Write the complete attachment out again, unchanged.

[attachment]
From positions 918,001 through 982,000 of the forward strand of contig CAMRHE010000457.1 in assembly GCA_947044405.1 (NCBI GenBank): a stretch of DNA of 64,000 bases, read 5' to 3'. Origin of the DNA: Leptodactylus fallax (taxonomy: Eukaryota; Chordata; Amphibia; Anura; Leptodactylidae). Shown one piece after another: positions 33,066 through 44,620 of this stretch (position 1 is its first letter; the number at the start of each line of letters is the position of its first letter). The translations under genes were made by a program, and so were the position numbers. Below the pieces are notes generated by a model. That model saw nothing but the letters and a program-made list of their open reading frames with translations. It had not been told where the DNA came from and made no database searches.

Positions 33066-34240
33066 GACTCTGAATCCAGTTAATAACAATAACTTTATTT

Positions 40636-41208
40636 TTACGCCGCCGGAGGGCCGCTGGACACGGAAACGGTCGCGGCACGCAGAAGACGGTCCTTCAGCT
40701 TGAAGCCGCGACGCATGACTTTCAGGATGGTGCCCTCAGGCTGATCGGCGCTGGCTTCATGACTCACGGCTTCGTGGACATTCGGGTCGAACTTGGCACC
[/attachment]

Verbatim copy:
From positions 918,001 through 982,000 of the forward strand of contig CAMRHE010000457.1 in assembly GCA_947044405.1 (NCBI GenBank): a stretch of DNA of 64,000 bases, read 5' to 3'. Origin of the DNA: Leptodactylus fallax (taxonomy: Eukaryota; Chordata; Amphibia; Anura; Leptodactylidae). Shown one piece after another: positions 33,066 through 44,620 of this stretch (position 1 is its first letter; the number at the start of each line of letters is the position of its first letter). The translations under genes were made by a program, and so were the position numbers. Below the pieces are notes generated by a model. That model saw nothing but the letters and a program-made list of their open reading frames with translations. It had not been told where the DNA came from and made no database searches.

Positions 33066-34240
33066 GACTCTGAATCCAGTTAATAACAATAACTTTATTT

Positions 40636-41208
40636 TTACGCCGCCGGAGGGCCGCTGGACACGGAAACGGTCGCGGCACGCAGAAGACGGTCCTTCAGCT
40701 TGAAGCCGCGACGCATGACTTTCAGGATGGTGCCCTCAGGCTGATCGGCGCTGGCTTCATGACTCACGGCTTCGTGGACATTCGGGTCGAACTTGGCACC